By Silvia Radan
The United Arab Emirates celebrates its 35th birthday on Saturday 2 December. For weeks the capital has been preparing for a four-day festival.
The UAE is now renowned for its construction boom
In 1971, Sheikh Zayed Bin Sultan al-Nahyan had a problem.
Just as Abu Dhabi started to export its recently discovered oil, the British, who controlled the area, decided to pull out.
The sheikh felt that, without British protection, Abu Dhabi could easily become prey to various foreign political and economic interests in the region.
He called upon the seven emirates that were already part of the Trucial States, plus Bahrain and Qatar to unite as an independent country.
After long and hard negotiations, Abu Dhabi, Dubai, Sharjah, Ajman, Umm al-Qaiwan and Fujairah signed the union treaty. Ras al-Khaimah, the seventh emirate, joined a few months later.
Perhaps not so surprisingly, in a time of tower blocks, advanced technologies, five-star hotels and designer clothes, Abu Dhabi, one of the richest cities in the world, has chosen to celebrate the country's National Day by going back to its roots.
Celebrating heritage: A boy performing a traditional dance
After almost four decades of intensive construction, of literally building not just castles, but whole cities out of desert sands, the UAE is feeling the need to revisit its traditions.
"Every country has an identity, and heritage is UAE's passport to the world. To survive as a nation we must keep our traditions alive and this is a message we must send to our new generations," says Mohamed Saif al-Neyadi, general manager of Emirates Heritage Club (EHC).
Since its foundation in 1993, the EHC has concentrated on teaching young people in the UAE about the Emirates' customs and cultural patrimony.
More than 100 books about the country's heritage have been published by the club and some of them are now used as academic material at the UAE University.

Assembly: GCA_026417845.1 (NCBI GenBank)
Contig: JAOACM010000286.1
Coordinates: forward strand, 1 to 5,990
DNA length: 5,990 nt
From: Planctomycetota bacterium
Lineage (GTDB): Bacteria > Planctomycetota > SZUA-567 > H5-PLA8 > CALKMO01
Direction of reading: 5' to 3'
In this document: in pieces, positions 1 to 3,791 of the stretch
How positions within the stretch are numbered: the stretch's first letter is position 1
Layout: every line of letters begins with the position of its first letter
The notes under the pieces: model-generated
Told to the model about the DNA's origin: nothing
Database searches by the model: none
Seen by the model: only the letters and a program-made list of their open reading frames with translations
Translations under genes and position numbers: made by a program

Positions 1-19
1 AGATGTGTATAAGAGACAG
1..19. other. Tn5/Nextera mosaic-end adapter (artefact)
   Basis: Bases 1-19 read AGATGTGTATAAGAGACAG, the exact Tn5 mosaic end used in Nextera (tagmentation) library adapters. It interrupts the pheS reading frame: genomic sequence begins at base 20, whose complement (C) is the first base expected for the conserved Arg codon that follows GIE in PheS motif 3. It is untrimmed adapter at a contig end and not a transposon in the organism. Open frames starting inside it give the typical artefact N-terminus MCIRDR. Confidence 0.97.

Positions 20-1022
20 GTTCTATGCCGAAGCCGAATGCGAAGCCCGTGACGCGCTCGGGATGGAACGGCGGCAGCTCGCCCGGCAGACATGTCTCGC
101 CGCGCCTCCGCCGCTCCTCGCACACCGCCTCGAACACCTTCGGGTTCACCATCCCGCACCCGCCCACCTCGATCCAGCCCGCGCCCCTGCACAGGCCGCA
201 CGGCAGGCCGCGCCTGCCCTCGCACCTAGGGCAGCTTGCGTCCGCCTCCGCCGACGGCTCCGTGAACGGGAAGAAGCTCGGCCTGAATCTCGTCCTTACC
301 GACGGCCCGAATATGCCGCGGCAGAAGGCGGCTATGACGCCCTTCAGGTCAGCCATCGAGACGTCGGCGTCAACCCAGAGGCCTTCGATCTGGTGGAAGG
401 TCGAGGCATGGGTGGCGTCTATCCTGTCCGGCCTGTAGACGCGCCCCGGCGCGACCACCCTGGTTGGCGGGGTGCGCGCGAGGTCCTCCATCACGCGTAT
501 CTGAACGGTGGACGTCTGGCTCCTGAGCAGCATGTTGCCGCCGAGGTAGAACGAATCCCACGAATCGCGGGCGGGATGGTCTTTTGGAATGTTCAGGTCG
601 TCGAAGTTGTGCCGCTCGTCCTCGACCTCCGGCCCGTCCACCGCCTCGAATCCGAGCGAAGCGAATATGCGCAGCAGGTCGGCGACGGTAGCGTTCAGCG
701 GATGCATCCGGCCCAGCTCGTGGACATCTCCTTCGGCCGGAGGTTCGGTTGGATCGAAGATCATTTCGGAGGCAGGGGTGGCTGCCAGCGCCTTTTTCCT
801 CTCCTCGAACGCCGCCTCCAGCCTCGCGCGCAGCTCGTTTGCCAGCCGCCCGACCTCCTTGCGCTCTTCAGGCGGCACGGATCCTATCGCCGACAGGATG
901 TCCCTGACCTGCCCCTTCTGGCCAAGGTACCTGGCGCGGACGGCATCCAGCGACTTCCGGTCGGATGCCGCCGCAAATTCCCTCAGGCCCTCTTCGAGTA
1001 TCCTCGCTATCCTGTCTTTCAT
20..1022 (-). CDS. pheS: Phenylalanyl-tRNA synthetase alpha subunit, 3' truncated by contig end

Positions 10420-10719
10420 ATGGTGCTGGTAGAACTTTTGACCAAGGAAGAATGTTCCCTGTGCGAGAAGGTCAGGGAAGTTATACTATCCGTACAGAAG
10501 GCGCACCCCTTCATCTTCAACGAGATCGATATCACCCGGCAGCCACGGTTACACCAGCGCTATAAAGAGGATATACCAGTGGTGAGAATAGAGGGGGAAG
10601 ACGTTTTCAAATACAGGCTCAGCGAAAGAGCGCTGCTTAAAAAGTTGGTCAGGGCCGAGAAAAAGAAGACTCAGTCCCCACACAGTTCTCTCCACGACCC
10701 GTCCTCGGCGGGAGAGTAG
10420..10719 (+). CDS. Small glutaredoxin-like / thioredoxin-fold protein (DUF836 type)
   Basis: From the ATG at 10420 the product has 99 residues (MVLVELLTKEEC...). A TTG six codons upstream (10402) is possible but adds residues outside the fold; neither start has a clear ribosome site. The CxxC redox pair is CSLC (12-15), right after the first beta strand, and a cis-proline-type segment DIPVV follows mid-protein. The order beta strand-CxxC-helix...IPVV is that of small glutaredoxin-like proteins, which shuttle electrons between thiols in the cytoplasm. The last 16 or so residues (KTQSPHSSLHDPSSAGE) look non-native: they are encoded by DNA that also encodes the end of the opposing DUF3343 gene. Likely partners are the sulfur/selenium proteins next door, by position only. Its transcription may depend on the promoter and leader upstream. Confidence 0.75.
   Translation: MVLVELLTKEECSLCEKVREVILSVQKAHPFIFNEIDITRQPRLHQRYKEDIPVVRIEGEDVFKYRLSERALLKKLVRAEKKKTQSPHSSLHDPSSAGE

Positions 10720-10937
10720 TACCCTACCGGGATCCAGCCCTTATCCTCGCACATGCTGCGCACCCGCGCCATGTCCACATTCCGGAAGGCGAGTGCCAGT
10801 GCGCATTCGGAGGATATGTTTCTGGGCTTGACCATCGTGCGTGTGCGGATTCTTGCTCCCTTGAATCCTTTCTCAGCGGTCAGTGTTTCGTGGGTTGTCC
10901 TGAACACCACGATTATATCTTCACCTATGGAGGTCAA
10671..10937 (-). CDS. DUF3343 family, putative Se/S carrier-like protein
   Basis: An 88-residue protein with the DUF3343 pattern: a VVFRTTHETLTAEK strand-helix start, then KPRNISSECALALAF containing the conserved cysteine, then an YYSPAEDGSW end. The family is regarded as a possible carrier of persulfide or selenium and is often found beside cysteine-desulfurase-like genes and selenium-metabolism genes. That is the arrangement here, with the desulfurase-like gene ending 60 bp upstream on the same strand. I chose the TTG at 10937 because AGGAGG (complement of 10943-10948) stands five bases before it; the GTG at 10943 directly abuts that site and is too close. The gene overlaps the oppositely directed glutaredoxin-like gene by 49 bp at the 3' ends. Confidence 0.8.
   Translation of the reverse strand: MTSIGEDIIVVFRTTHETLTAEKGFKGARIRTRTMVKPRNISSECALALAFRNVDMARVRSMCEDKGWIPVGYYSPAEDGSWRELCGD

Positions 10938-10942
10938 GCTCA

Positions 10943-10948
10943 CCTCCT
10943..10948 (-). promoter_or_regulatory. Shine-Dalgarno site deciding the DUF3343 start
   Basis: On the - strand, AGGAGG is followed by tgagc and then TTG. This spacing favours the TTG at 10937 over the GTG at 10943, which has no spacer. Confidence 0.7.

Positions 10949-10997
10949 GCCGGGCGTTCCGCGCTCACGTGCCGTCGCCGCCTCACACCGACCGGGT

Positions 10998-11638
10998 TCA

The EHC also organises two major camps for thousands of students every year.
Sheikh Zayed, the founding father of the United Arab Emirates
Students learn to ride horses and camels, to sail, dive and shoot.
"I believe all these efforts have a good impact on our boys and girls, who will grow up taking with them the spirit of their forefathers," said Mr Neyadi.
Remembering the past
As the main organiser of the National Day celebrations, EHC is promising a party to remember.
Along the seafront, the Corniche as it is locally called, all kinds of parades are taking place, meant to be a reminder of the "life before" - camels, horses, dhows (traditional boats) and even classic cars.
Bedouin poetry, local songs and historical lectures are also part of the programme.
Deeper journeys into the past, though, can be taken in the Heritage Village, where veiled and masked women cook typical foods from the Emirates inside their palm frond houses and men chatting in their desert tent prepare very spicy Arabic coffee or take care of their camels, horses and falcons.
There are also a mosque and a souk, where locals make and sell handicrafts like swords, carpets or pottery.
People in the Emirates are proud of their heritage and of their modern achievements.
Abdullah Shehhi, head of the media section of EHC, believes that the federation was that has worked well in practice.
"As a country, we are much stronger and we can all share each other's richness, since every emirate has contributed something to the federation. For example, Abu Dhabi has oil, Dubai had well established trade, Fujairah had stunning landscapes and so on."